As might be expected from De Palma, the trailer for The Black Dahlia implied several parallels to Vertigo: obsession with a dead woman, involvement with her lookalike (named Madeleine!), a spiral staircase from which someone falls to their death, and Scarlett Johansson wearing Kim Novak’s hair and colors. The movie itself, unfortunately, revisits these themes with little innovation. Though De Palma makes use of one element from Vertigo he had somehow left untouched in Obsession, Body Double, and Femme Fatale, it is not explored here with much insight and is overshadowed by the fact that the movie has more in common with Pearl Harbor than either Hitchcock or earlier De Palma.
That’s not to say BDP doesn’t reuse his own material. One of the attractions of his work is his ability to reexplore the same tropes in such a way that produces something which feels brand new. But in The Black Dahlia, when a cop sees an address inside a borrowed matchbook it doesn’t feel like a new spin on a classic convention so much as De Palma hoping you don’t remember how the same thing turned out in the Untouchables.
Perhaps he’s is a victim of his own success. I was expecting a De Palma film to end all De Palmas, and if not that, then at least the movie event of the year. Instead I got De Palma lite (and boring). Maybe he didn’t want to distract the audience with form and so limited himself to a single “virtuoso” crane shot, but similar shots have been done better as early as Carrie. As it is, my favorite shots are a couple with a diopter lens that simultaneously focus on someone’s head in the foreground and a character in the background (another De Palma staple), as well as a multi-layered shot in which Harnett appears reflected in two mirrors. Hey, I’ll take what I can get. After all, I did like the movie’s vision of Los Angeles in the 1940s, beginning with cops wearing black leather jackets, an image that has become so appropriated by camp culture it was a revelation to see it played straight.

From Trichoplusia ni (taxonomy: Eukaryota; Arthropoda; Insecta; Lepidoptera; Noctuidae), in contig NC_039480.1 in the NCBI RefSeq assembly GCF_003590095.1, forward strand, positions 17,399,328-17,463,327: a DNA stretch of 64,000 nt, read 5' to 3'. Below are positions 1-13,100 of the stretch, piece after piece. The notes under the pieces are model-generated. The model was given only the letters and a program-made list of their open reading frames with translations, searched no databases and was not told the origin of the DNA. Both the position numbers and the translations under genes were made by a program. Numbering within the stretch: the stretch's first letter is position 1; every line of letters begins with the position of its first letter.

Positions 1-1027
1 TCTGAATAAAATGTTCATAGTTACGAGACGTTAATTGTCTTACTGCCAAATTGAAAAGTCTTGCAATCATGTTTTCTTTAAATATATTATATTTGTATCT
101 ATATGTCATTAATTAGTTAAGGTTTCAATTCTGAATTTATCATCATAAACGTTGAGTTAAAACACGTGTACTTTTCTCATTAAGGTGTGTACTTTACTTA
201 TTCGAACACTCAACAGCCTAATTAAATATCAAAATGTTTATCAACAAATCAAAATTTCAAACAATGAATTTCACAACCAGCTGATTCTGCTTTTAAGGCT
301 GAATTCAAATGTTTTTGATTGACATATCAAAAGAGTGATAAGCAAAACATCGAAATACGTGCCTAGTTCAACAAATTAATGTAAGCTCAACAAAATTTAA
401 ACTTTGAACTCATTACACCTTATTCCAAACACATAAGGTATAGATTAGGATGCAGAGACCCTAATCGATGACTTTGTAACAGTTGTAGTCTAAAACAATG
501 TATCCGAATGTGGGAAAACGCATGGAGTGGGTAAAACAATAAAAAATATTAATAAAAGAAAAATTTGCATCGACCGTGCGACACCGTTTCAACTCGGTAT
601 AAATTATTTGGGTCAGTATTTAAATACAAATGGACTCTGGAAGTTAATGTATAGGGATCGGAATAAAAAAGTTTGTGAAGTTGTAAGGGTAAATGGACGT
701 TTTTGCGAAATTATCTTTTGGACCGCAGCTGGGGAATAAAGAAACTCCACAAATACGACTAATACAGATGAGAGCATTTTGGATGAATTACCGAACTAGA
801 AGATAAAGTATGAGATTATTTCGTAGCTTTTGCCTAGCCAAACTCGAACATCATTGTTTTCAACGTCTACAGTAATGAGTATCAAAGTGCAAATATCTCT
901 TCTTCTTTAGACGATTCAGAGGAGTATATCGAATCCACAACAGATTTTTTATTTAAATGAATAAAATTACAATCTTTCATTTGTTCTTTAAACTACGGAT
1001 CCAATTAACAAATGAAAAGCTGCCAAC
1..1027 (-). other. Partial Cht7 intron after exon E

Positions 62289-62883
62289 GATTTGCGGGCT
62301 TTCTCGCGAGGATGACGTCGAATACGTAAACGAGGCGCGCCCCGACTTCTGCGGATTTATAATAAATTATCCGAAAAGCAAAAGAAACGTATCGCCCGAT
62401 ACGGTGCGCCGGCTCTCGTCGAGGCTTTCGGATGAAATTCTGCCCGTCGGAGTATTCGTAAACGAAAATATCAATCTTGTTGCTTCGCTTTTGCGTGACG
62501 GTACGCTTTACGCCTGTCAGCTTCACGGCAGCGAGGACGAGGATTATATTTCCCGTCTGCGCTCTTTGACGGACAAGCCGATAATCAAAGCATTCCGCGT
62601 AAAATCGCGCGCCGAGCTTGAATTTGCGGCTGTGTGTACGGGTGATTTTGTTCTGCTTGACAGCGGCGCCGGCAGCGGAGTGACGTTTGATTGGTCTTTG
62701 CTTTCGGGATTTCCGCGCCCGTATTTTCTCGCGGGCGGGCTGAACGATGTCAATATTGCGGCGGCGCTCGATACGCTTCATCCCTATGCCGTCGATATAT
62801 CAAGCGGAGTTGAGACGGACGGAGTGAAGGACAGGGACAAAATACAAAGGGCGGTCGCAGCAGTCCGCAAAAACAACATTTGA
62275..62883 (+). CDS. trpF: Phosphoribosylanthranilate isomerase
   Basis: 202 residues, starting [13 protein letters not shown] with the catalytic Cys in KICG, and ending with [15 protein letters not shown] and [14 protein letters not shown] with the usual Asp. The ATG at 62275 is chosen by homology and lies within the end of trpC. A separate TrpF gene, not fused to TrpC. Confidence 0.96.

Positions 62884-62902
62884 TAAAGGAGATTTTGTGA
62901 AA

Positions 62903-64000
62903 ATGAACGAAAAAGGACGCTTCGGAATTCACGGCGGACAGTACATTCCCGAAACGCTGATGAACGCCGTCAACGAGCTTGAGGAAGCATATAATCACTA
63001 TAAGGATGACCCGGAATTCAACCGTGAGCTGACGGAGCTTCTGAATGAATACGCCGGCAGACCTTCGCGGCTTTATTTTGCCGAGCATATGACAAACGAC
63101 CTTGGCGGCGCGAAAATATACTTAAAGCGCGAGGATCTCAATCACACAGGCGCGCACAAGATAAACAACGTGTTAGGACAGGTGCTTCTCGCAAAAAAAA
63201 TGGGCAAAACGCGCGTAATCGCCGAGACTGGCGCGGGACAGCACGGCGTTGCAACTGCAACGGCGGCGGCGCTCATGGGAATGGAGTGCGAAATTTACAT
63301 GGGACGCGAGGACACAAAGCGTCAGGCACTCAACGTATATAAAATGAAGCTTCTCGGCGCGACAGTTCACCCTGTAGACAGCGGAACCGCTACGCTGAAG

But most problematic (and foundational to the movie) is probably Josh Hartnett who is simply too young for a noir protagonist and has neither the face nor the voice for a hard boiled story. When he tries to talk softly “in his low voice” it cracks and I missed a lot of his narration. Combine that with the reprisal of his role in a Pearl Harbor triangle in which the joke that Hartnett is more in love with the guy than the girl is even more applicable, and it’s not exactly a recipe for classic status. And though Eckhart, Johansson, and Swank are adequate, none of them seem inseparable from their characters like Crowe, Pearce, Spacey, Basinger, and Strathairn were in LA Confidential. Perhaps it is a comment on Hollywood that the best actress in the movie is dead and seen only in film clips watched by the other characters, and a comment on the movie itself that the most memorable scene is one of comic relief by Fiona Shaw (Harry Potter’s Aunt Petunia).
Though it got bad press, I think Femme Fatale will be reappraised someday as the best De Palma picture of this decade, but as of now that’s not saying much, and I’m not holding out great hope for The Untouchables: Capone Rising. But all that said, I plan to see The Black Dahlia again in hopes that my impression will change.